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Schoeps v. Bayern

United States District Court, S.D. New York

June 27, 2014


For Julius H. Schoeps, Britt-Marie Enhoerning, Florence Von Kesselstatt, Plaintiffs: Thomas Joseph Hamilton, PRO HAC VICE, John Joseph Byrne, Jr., Byrne, Goldenberg & Hamilton, P.L.L.C., Washington, DC.

For Freistaat Bayern, Defendant: Andreas Albert Frischknecht, LEAD ATTORNEY, Andrew Lawrence Poplinger, James Milton Hosking, Chaffetz Lindsey LLP, New York, NY.

For Free State of Bavaria, A State of The Federal Republic of Germany, Defendant: Andreas Albert Frischknecht, LEAD ATTORNEY, Chaffetz Lindsey LLP, New York, NY.

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On March 27, 2013, plaintiffs Julius H. Schoeps, Britt-Marie Enhoerning, and Florence Von Kesselstatt, heirs of the late Jewish banker Paul von Mendelssohn-Bartholdy, commenced this action against the German State of Bavaria to recover a painting by the legendary artist Pablo Picasso entitled Madame Soler. Previously owned by Mendelssohn-Bartholdy, Madame Soler was the subject in 1934 Berlin of an alleged forced transfer under the then-Nazi regime, and after another change in custody, now resides in a Munich museum under the custody of Bavaria. Second Amended Complaint

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(" Am. Compl." ) ¶ ¶ 1-2.[1]

Following commencement of this action, defendant Bavaria brought a motion pursuant to the Federal Rules of Civil Procedure 12(b)(1) to dismiss this action for lack of subject matter jurisdiction under the Foreign Sovereign Immunities Act, 28 U.S.C. § 1605(a)(2) (" FSIA" ). The FSIA " provides the sole basis for obtaining jurisdiction over a foreign state in the courts of this country." Argentine Republic v. Amerada Hess Shipping Corp., 488 U.S. 428, 443, 109 S.Ct. 683, 102 L.Ed.2d 818 (1989). Section 1605(a)(2) of the FSIA provides for jurisdiction over a foreign state in three instances: (1) where a plaintiff's claim is " based upon" " a commercial activity carried on in the United States by the foreign state" ; (2) where a plaintiff's claim is " based upon" " an act performed in the United States in connection with a commercial activity of the foreign state elsewhere" ; or (3) where " an act outside the territory of the United States in connection with a commercial activity of the foreign state elsewhere causes a direct effect in the United States." 28 U.S.C. § 1605(a)(2).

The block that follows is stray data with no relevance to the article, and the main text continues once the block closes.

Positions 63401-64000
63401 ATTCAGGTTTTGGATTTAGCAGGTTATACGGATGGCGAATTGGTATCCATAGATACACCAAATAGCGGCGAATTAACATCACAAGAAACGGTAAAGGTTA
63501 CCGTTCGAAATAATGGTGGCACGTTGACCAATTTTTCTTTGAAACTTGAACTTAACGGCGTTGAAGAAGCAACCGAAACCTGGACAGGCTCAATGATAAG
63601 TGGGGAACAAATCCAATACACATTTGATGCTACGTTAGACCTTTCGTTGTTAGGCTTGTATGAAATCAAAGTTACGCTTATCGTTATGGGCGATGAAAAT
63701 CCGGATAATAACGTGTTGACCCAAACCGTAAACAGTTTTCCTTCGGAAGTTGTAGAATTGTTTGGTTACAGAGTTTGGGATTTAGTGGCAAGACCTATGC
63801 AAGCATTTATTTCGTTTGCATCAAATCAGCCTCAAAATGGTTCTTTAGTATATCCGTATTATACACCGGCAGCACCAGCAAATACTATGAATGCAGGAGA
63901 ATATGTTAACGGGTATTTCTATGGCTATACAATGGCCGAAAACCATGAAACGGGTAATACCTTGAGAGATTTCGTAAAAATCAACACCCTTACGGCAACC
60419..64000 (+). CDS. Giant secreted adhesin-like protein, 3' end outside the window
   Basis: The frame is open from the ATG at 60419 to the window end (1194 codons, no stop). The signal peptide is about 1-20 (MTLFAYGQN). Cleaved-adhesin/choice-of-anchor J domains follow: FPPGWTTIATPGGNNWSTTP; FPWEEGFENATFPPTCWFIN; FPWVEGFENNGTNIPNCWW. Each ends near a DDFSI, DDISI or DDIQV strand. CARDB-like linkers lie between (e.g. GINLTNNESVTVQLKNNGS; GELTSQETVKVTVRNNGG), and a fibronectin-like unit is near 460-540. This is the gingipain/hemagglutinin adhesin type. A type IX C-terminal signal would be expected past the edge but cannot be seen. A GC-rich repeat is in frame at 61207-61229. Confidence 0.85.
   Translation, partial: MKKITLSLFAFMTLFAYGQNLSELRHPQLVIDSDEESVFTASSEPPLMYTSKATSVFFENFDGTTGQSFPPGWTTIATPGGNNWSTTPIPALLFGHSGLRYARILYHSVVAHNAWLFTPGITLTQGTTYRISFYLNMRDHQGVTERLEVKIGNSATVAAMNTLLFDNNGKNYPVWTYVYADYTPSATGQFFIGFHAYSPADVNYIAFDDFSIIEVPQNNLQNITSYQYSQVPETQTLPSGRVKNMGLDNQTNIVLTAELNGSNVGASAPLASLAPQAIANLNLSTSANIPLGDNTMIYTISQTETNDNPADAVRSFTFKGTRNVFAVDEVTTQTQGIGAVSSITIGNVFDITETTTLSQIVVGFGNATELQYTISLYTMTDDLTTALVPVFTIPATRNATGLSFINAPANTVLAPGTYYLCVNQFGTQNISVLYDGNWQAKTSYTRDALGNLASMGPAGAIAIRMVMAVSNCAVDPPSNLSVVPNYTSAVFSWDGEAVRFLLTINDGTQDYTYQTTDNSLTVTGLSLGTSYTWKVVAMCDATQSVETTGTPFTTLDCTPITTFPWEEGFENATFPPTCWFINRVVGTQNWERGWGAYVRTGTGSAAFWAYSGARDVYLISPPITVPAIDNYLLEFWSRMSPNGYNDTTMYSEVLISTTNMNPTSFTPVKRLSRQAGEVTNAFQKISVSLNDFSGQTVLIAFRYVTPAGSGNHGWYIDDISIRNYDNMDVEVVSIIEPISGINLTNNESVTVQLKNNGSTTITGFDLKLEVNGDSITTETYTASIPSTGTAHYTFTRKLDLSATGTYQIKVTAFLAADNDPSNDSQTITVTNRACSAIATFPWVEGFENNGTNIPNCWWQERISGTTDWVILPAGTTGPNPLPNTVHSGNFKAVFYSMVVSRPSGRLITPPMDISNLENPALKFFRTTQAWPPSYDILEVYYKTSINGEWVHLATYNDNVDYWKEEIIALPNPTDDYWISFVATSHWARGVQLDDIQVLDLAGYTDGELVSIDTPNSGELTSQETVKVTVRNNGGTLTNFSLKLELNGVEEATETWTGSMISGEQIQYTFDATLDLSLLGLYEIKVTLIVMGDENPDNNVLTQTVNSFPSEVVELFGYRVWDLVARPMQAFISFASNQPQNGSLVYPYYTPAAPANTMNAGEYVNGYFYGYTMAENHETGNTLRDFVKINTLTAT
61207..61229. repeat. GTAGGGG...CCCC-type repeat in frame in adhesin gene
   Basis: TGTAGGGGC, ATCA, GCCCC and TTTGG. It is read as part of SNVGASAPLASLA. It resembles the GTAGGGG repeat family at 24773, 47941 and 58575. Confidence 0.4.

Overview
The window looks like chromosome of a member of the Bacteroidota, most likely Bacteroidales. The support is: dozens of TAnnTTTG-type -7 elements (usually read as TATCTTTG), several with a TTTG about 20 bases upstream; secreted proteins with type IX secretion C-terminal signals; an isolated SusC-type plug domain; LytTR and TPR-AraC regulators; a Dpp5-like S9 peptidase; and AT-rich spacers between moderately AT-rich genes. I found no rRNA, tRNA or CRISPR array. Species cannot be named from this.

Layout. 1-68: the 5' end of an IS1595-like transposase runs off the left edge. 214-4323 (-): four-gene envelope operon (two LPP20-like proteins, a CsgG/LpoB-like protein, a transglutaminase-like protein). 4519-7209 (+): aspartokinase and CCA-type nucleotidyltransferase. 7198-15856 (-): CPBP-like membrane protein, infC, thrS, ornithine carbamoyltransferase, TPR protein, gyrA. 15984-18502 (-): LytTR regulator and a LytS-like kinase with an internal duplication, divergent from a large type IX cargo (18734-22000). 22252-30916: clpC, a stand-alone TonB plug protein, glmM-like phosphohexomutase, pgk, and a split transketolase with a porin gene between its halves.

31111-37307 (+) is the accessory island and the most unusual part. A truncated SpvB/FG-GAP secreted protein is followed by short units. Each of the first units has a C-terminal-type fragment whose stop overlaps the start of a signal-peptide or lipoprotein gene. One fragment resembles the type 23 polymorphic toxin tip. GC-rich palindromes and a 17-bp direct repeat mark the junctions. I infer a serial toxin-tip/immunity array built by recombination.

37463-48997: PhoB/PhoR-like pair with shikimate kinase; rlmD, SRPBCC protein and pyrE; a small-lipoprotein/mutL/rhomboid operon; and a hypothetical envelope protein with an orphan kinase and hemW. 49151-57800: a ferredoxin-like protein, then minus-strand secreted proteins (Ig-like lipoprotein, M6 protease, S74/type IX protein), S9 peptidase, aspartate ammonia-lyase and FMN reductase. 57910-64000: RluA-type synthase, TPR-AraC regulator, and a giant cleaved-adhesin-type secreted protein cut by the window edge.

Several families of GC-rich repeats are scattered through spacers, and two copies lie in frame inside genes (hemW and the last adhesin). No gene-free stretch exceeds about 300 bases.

After initial briefing and oral argument on December 23, 2014, the Court determined that an evidentiary hearing was required. That hearing was held on two dates, February 28, 2014 and March 18, 2014, after which the Court received post-hearing supplemental briefing. In what follows below, the Court has made factual findings where the evidentiary hearing gave it a basis for so doing, and has otherwise taken the facts most favorably to the plaintiffs.

According to the Amended Complaint (" Am. Compl." ), in 1934 the late Jewish banker, Mendelssohn-Bartholdy, after nearly two years of " intensifying Nazi persecution had devastated him financially, professionally, and socially," consigned Madame Soler to the Berlin art dealer Justin K. Thannhauser, in what was allegedly a " paradigmatic forced transfer." Am. Compl. ¶ ¶ 1-2. Thirty years later, Madame Soler remained in the custody of Thannhauser, who had by then relocated to New York. See, e.g., Am. Compl. ¶ 4.